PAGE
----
Luke Hunt, Phnom Penh
Updated: February 13, 2020 09:42 AM GMT
Former Cambodian National Rescue Party leader Kem Sokha (center) arrives at Phnom Penh municipal court for his trial on Jan. 22. (Photo: Tang Chhin Sothy/AFP)
The European Union has withdrawn trade preferences for Cambodia worth almost US$1.1 billion under its Everything but Arms (EBA) policy in response to human rights violations in the aftermath of the 2018 national elections.
“The European Union will not stand and watch as democracy is eroded, human rights curtailed and free debate silenced,” said Josep Borrell, vice-president of the European Commission (EC).
“Today’s decision reflects our strong commitment to the Cambodian people, their rights and the country’s sustainable development. For the trade preferences to be reinstated, the Cambodian authorities need to take the necessary measures.”
Cambodian Prime Minister Hun Sen initiated a crackdown on the main opposition Cambodian National Rescue Party (CNRP) in the lead-up to the last poll, alleging its leaders were fomenting a “color revolution” to overthrow his government.
CNRP leader Kem Sokha was arrested and charged with treason, while other leaders like Sam Rainsy fled into exile. Another118 senior CNRP officials were barred from politics for five years and the party dissolved by the courts.
NGOs were also curtailed, journalists arrested and independent news outlets closed or sold to government-friendly interests after being hit with exorbitant tax bills.
As a result Hun Sen’s Cambodia People’s Party (CPP) won every seat in the National Assembly, effectively ending a 25-year experiment with democracy which began with the arrival of United Nations peacekeepers amid an ongoing and long-running civil war.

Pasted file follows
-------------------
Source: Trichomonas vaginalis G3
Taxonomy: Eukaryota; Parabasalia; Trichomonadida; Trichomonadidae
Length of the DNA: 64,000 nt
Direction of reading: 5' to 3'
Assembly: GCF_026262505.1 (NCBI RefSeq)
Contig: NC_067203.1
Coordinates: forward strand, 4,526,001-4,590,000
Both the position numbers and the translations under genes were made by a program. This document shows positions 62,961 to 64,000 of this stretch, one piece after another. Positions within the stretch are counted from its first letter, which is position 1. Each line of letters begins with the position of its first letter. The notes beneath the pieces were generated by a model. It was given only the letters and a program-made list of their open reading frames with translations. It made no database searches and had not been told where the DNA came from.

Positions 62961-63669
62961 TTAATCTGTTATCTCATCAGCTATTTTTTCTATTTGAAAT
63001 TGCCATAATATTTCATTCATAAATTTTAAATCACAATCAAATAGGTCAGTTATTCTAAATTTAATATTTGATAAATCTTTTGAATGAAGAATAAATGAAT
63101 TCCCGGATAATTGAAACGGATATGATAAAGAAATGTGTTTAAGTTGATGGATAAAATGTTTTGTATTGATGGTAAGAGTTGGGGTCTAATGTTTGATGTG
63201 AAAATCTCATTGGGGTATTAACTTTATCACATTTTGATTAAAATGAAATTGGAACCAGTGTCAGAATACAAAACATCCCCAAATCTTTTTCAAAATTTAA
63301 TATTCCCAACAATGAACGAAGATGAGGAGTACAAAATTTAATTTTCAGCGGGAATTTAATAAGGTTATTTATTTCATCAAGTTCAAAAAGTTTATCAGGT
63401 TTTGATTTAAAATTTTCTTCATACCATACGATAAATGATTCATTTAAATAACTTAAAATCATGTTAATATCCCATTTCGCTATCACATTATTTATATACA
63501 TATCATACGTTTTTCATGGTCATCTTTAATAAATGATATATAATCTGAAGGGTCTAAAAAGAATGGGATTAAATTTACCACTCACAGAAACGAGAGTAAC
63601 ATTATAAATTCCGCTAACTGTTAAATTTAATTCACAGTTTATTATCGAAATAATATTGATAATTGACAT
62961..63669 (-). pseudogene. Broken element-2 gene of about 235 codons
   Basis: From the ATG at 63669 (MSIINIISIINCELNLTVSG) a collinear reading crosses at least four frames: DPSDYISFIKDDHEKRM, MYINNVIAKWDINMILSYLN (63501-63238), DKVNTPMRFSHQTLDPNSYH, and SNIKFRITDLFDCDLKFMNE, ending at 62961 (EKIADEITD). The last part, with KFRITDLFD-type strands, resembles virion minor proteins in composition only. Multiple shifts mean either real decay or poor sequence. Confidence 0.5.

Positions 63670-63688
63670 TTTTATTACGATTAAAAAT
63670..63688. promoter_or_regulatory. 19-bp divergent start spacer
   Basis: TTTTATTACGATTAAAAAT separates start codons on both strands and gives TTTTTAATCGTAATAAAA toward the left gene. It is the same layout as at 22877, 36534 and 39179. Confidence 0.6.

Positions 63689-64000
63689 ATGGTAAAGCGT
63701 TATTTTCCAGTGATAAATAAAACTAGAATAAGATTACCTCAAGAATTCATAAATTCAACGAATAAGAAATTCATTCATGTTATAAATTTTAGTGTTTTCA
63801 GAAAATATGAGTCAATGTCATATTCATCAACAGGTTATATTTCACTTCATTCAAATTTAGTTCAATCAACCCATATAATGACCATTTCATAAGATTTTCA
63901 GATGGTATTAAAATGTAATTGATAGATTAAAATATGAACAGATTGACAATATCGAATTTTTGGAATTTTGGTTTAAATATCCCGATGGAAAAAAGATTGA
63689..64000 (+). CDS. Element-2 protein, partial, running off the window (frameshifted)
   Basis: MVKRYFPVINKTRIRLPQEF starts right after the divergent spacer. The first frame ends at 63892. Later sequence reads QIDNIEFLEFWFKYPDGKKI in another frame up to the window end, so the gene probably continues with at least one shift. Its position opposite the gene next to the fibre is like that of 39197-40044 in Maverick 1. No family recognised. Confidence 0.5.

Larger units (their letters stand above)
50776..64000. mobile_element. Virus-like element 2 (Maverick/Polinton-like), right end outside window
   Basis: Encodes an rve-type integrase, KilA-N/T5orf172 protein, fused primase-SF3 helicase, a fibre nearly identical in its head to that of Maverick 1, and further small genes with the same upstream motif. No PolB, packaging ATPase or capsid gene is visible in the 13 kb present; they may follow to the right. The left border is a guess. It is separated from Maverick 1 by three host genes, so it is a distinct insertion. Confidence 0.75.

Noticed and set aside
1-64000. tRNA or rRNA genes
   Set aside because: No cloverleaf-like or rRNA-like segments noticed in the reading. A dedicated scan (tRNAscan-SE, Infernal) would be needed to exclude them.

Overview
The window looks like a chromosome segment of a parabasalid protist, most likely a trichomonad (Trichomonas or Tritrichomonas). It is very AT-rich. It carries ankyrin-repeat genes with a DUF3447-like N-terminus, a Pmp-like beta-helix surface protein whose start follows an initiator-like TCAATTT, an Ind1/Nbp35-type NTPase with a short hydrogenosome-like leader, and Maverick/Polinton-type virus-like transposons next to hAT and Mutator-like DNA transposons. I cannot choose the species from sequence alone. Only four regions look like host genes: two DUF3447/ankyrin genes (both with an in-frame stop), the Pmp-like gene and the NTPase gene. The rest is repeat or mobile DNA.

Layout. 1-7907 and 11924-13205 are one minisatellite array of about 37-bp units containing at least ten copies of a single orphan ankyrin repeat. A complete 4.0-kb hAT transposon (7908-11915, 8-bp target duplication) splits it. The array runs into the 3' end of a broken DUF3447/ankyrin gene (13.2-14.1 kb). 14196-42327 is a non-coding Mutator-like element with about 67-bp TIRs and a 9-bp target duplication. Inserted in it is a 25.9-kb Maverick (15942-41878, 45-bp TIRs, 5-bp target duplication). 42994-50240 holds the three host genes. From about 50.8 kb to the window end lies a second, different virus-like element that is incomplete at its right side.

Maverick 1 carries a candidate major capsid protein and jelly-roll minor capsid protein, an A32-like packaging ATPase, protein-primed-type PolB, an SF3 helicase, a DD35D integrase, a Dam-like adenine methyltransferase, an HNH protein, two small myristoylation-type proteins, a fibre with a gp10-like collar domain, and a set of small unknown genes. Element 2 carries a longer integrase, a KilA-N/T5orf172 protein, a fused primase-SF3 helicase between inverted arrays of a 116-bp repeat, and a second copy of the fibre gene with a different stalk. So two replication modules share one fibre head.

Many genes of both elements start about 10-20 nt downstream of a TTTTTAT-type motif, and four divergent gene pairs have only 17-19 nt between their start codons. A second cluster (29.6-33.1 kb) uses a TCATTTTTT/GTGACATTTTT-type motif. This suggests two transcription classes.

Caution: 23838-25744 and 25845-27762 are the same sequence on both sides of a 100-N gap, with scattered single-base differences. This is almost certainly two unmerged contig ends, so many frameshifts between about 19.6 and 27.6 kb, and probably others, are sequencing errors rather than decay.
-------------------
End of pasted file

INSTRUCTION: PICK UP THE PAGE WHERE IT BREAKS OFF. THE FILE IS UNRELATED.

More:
Preferences favor industries like garments and grant Cambodian manufacturers low tariff access to EU markets under its EBA policy, but in return the government was expected to meet international standards on democratic issues including human rights.
Cambodia’s foreign affairs ministry said the decision was unjust.
“Despite grounded on the EU’s values and principles of human rights and democracy, the decision is politically driven and is devoid of objectivity and impartiality, two fundamental principles which are to be expected from the EC as a supranational body,” it said in a statement.
However, the withdrawal could have been worse. The EU said the move would affect about one fifth of goods exported under EBA, or US$1.09 billion worth of Cambodia’s current exports to Europe.
“The withdrawal of tariff preferences, and their replacement with the EU’s standard tariffs, will affect selected garment and footwear products and all travel goods and sugar,” it said.
Brad Adams, Asia director of Human Rights Watch, urged international companies sourcing from Cambodia to step up pressure on the government so that it complies with its international human rights obligations.
“As the dictatorial leader of Cambodia, Hun Sen is responsible for the ruthless crackdown on dissent and human rights across the country, which forced the EU to follow its own rules and suspend some EU trade benefits,” Adams said.
“Hun Sen can get these preferences restored and show he cares about Cambodian workers by ending his assault on labor rights, the political opposition and fundamental freedoms.”